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Results: 7

1.
Figure 4

Figure 4. From: Splicing factor hnRNPH drives an oncogenic splicing switch in gliomas.

HnRNPH regulates IG20-dependent cell death through IG20/MADD splicing. (A) U373 glioma cells (left) and HeLa cells (right) were treated for 72 h with the indicated siRNAs (siH1/2=siH1+siH2). HnRNPH knockdown was assessed by western blot using actin as a loading control. The pattern of IG20/MADD exon 16 splicing was analysed by gel electrophoresis and a representative gel is shown on the bottom. (B) Exon 16 inclusion was quantified from multiple biological replicates (U373, n=6; HeLa, n=7) and is represented as average percent of exon 16 inclusion (±s.d.). (C) Cell death from the experiments in (B) was determined by trypan blue assay and is represented as fold change of control treatment (±s.d.). P-values were calculated by two-tailed Student's t-test.

Clare V LeFave, et al. EMBO J. 2011 October 5;30(19):4084-4097.
2.
Figure 2

Figure 2. From: Splicing factor hnRNPH drives an oncogenic splicing switch in gliomas.

Identification of regulatory exonic splicing elements in IG20/MADD exon 16. (A) Diagram of AS of IG20/MADD minigene (top) with the sizes (nt) indicated. Wild-type (wt) and pyrimidine enhanced (Py^) partial minigene sequences are shown (lowercase and uppercase letters represent introns and exons, respectively). Lines above and below the exon 16 sequence indicate exact position of the 12-nt (Δ1–Δ5, above) and 3-nt (1a–5c, below) deletions generated. Red and green boxes represent the approximate mappings of the identified putative ESS and of the three putative ESEs. (B) Splicing pattern of endogenous IG20/MADD exon 16 (endo) and transfected wt and Py^ minigenes (exo) in HeLa cells. For the endogenous products, primers on exons 14 and 17 are used, for the minigene product, plasmid-specific primers are used. (C) RT–PCR analysis of exon 16 deletion mutants within the wt-minigene context, transfected into HeLa cells. The positions of the deletions on exon 16 are indicated.

Clare V LeFave, et al. EMBO J. 2011 October 5;30(19):4084-4097.
3.
Figure 7

Figure 7. From: Splicing factor hnRNPH drives an oncogenic splicing switch in gliomas.

HnRNPH is overexpressed in gliomas. (A) qPCR analysis of hnRNPH expression in normal (n=5) and GBM (n=20) RNAs. Results were normalized to the housekeeping gene rps3 and are represented as −dCt. (B) HnRNPH expression from five microarray studies. Oncomine™ (Compendia Bioscience, Ann Arbor, MI) was used for analysis and visualization. Bredel et al: brain (1), GBM (2). Shai et al: white matter (1), GBM (2). Sun et al: brain (1), GBM (2). Liang et al: brain (1), cerebellum (2), GBM (3). Lee et al: neural stem cells (1), GBM (2). Expressed as normalized expression units. (C) Immunohistochemistry analysis of human normal brain, low-grade glioma and high-grade glioma (GBM) samples using anti-H antibodies. Scale bar indicates 100 μm. For a larger panel of samples analysed, see Supplementary Figure S10. (D) Western blot analysis of samples from Figure 1E, using anti-hnRNPH antibodies, with tubulin shown as loading control.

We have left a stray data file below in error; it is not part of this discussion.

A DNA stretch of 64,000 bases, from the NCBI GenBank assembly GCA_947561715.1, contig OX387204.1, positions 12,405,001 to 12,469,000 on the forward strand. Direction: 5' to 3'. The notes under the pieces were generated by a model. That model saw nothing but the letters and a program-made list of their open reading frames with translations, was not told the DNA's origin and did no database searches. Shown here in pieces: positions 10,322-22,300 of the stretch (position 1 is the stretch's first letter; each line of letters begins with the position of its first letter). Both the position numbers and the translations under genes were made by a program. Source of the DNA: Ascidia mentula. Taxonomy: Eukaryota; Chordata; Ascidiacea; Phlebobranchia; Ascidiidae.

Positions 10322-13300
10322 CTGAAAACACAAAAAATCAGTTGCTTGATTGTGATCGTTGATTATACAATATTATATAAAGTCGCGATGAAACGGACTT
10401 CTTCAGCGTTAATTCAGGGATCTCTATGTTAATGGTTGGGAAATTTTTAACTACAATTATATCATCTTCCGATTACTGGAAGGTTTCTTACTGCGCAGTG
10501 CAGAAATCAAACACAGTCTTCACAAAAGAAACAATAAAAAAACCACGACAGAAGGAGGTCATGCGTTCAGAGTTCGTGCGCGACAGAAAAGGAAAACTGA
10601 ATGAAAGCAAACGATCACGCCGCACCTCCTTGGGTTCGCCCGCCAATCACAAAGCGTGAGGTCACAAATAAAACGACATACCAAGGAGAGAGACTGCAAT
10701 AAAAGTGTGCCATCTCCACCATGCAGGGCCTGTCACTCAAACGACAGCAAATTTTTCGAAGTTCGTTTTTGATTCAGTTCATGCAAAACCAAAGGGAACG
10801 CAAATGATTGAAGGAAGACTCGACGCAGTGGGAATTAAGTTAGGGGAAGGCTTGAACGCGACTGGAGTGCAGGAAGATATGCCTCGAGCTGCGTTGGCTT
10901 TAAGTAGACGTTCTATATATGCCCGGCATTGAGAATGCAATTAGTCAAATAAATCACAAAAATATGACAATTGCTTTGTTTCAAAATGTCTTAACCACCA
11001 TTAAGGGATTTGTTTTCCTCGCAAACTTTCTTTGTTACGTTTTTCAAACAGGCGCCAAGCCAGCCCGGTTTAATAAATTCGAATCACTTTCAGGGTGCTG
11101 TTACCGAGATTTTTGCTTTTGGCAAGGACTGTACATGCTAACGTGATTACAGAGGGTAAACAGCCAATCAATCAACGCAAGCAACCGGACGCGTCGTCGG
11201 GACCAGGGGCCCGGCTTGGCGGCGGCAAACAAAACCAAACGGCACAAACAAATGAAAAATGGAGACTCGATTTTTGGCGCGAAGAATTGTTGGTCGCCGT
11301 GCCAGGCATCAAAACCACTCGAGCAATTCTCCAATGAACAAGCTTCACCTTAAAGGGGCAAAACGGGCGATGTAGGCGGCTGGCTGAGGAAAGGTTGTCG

Clare V LeFave, et al. EMBO J. 2011 October 5;30(19):4084-4097.
4.
Figure 5

Figure 5. From: Splicing factor hnRNPH drives an oncogenic splicing switch in gliomas.

A similar ESS in RON exon 11 is also controlled by hnRNPH. (A) Total RNAs from normal brain (n=5) and GBM samples (n=20) were analysed by RT–PCR for AS of RON exon 11 using primer sets on exons 10 and 13. The difference in size is due to exon 11 skipping. Representative gels are shown. (B) Quantification of data from (A) for AS of RON exon 11, as in Figure 1C. (C) Alignment of the 5′ regions of RON exon 11 and IG20 exon 16 with the TGGG motifs underlined (indicated by red boxes). (D) RT–PCR analysis of endogenous RON exon 11 splicing pattern from samples treated with siRNAs to hnRNPH (siH1) for up to 72 h (top). Western blot analysis of hnRNPH expression levels (middle) from the same treatments, with actin as loading control (bottom). (E) Schematic of AS of RON exon 11 minigene with exon and intron sizes and the SRSF1 binding site indicated (top). *Indicates the position of the RON minigene A and B G-to-A mutations within the TGGG motif, where m11a is 5′ to m11b and m11ab is a combination of the two. (F) Wt RON minigene and m11ab double mutant (from ) co-transfected with control siRNAs (siC) or with siRNAs to hnRNPH (siH1). RT–PCR of exogenous RON exon 11 splicing (top), western blots for total hnRNPH (middle) and actin (bottom).

Clare V LeFave, et al. EMBO J. 2011 October 5;30(19):4084-4097.
5.
Figure 6

Figure 6. From: Splicing factor hnRNPH drives an oncogenic splicing switch in gliomas.